Christopher Soghoian, principal technologist at the American Civil Liberties Union's Speech, Privacy and Technology Project nailed it in a tweet on Monday: "Samsung/HTC: We will give monthly security updates to carriers -> I am giving a steak to my dog, to deliver to you. I'm sure it'll arrive."

Now, though, it looks like Google itself is a key part of the problem.

So, what to do about it?

The "trustworthy computing moment" that Williams was referring to happened back in 2002, when Microsoft's software was being compromised by one virus and worm after another. Then-CEO Bill Gates issued an all-staff memo which pointed out something that should have been obvious: If people dont trust products, they won't buy them, so we need to fix our stuff.

Gates' memo launched Microsoft's Trustworthy Computing initiative. The company's programming efforts were restructured into the Security Development Lifecycle. The result? The security of Microsoft's products improved dramatically. So much so, in fact, that the bad guys moved up the stack to the application layer, and found themselves a target-rich environment. Hello, Adobe!

But that took years. Windows Vista was completed on 8 November 2006, but was only partly developed under SDL. Windows 7 was the first operating system developed under SDL from start to finish, and that wasn't released to manufacturing until 22 July 2009.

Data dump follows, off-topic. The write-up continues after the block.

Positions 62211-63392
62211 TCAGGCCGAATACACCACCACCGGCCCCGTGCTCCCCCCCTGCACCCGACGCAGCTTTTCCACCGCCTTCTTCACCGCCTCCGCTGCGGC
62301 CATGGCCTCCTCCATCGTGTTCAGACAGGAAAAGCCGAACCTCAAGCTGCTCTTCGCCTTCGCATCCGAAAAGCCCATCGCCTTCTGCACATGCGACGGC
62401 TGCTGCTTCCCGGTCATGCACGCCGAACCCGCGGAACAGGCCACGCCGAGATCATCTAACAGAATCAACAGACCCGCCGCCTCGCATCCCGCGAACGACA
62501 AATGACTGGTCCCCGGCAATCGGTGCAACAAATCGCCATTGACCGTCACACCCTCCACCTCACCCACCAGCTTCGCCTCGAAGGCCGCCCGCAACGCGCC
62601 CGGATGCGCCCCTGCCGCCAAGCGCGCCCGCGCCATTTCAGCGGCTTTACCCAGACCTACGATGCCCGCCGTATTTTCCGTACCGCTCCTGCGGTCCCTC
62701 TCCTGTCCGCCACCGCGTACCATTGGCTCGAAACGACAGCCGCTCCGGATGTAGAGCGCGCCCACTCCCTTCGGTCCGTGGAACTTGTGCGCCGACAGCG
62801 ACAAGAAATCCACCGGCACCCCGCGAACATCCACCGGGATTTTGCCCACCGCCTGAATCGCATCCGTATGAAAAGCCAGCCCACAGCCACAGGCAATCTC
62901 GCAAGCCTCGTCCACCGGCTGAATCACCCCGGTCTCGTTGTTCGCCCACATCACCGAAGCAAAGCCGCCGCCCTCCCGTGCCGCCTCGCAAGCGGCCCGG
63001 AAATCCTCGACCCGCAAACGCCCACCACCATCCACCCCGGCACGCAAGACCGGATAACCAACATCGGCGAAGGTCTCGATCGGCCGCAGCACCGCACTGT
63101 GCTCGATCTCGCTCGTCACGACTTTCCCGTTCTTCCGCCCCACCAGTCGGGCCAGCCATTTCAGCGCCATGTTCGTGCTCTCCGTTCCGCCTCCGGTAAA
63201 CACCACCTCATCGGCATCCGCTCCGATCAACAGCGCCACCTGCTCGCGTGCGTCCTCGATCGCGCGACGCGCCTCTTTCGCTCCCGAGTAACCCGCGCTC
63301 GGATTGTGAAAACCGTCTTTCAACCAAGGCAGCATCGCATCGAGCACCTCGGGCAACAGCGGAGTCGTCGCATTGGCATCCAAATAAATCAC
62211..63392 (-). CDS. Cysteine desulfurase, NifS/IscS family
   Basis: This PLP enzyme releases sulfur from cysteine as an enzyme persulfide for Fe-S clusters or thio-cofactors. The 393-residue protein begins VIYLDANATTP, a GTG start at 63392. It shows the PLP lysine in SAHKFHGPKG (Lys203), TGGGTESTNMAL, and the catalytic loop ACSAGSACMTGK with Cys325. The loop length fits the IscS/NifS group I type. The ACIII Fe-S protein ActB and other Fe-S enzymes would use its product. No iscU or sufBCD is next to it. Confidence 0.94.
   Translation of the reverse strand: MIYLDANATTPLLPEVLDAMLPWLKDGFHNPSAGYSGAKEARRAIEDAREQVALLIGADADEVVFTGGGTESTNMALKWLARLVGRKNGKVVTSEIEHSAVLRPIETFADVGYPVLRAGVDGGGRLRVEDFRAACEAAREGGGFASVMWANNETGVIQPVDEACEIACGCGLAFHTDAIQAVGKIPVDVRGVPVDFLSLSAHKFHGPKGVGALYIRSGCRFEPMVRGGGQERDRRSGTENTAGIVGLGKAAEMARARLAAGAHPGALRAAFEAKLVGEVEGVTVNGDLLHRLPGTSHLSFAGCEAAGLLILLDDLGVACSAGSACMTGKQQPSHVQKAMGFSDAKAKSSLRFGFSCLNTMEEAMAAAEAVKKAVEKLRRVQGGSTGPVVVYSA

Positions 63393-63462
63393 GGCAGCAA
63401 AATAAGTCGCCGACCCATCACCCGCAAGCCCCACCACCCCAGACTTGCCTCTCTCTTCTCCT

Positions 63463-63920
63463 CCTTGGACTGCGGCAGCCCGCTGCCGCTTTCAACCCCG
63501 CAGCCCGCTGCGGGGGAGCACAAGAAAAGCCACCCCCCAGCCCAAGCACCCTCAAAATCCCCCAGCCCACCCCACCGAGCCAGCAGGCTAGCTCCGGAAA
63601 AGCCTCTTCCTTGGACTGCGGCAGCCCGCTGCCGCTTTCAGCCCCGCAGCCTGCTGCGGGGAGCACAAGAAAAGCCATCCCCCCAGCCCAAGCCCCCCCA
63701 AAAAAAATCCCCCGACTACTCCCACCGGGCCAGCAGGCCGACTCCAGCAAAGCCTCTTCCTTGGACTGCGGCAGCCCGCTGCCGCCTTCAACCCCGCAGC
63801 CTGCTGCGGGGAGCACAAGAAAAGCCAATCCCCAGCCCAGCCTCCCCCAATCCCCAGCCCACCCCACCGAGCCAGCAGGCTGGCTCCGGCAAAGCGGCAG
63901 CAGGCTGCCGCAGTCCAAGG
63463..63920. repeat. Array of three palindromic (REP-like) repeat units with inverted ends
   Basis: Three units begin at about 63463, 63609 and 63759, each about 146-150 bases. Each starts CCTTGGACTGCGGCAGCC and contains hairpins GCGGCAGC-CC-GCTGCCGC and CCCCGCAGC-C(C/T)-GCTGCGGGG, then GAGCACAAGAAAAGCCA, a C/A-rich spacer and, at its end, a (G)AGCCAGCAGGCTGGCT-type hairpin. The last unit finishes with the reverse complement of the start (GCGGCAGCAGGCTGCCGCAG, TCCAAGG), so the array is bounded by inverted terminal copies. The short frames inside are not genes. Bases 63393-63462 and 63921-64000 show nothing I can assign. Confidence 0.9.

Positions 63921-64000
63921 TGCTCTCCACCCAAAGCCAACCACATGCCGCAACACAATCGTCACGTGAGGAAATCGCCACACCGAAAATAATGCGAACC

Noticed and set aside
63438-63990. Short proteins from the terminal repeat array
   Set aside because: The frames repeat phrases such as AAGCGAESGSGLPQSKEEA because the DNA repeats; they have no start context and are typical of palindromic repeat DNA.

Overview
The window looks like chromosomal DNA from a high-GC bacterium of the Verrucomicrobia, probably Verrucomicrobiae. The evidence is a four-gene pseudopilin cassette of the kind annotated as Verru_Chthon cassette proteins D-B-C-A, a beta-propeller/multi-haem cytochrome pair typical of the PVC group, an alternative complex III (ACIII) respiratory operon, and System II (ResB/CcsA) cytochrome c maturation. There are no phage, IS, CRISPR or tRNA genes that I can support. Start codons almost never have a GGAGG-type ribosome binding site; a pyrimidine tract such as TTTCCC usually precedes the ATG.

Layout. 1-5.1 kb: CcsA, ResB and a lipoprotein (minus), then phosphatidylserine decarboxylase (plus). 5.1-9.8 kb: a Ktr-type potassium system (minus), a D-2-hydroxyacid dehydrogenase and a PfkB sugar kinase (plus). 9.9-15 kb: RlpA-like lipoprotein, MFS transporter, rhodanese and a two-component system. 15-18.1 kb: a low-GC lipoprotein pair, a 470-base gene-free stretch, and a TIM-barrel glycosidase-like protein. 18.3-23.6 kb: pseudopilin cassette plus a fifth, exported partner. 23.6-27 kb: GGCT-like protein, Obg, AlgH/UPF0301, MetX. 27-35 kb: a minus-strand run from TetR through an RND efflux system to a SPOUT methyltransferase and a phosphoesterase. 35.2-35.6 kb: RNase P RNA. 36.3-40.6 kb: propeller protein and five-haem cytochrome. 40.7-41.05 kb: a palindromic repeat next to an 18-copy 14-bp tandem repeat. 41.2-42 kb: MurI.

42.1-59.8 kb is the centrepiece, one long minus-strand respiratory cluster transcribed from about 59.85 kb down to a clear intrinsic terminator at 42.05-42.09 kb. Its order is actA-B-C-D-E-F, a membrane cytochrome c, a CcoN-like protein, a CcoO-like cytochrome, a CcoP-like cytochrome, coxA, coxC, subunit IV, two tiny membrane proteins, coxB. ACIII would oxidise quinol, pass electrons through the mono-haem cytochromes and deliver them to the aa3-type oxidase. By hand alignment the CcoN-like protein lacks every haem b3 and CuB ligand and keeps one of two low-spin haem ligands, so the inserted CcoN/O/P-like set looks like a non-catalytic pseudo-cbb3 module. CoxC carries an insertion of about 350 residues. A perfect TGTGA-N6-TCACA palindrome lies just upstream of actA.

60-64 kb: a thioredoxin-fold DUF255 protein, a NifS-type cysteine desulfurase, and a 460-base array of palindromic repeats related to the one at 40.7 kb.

Android doesn't have that many years. The game has changed. Android isn't facing a handful of amateur malware authors from 2002. It's facing the professional, well-organised criminal and government operations of 2015.

Fortunately, Android is in a better position now than Microsoft was in 2002. Current versions of Android are more secure than Windows ME or the first release of Windows XP -- not a difficult task, sure -- and the massed waves of malware haven't started hitting just yet.

But clearly, Google needs to fix its problems, and fast. Device manufacturers need to follow the example of Samsung and HTC, and get those updates moving. And telcos need to realise that if they want to insert themselves into the supply chain, then they've got to seriously lift their game -- or get out of the way.

This isn't to say that Android's chief competitor, Apple's iOS, is perfect.

Updates for both OS X and iOS were released today, and both fix a long list of security problems -- some of them, in the case of OS X version 10.10.5, date back to last year.

In February 2014, I wrote that Apple's goto fail needed a massive culture change to fix. Have things changed since then? Perhaps, but the cult of secrecy still rules the magic garden.

"For the protection of our customers, Apple generally does not disclose, discuss, or confirm security issues until a full investigation is complete and any necessary patches or releases are available," reads Apple's product security page.

That means Apple may know full well about unpatched vulnerabilities, but you won't know about them -- even if they're being actively exploited.

Disclosure: Stilgherrian has travelled to US security events twice as Microsoft's guest, including a briefing on SDL. He uses a MacBook Pro, having been primarily a Mac user since 1985. And he uses an Android phone -- for now.